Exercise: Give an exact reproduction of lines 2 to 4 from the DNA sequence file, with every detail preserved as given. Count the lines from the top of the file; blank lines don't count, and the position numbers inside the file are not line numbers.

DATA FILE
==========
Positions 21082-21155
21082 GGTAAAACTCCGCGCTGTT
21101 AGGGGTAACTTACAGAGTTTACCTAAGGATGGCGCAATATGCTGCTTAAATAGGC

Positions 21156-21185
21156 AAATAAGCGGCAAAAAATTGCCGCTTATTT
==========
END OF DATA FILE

21082 GGTAAAACTCCGCGCTGTT
21101 AGGGGTAACTTACAGAGTTTACCTAAGGATGGCGCAATATGCTGCTTAAATAGGC

Positions 21156-21185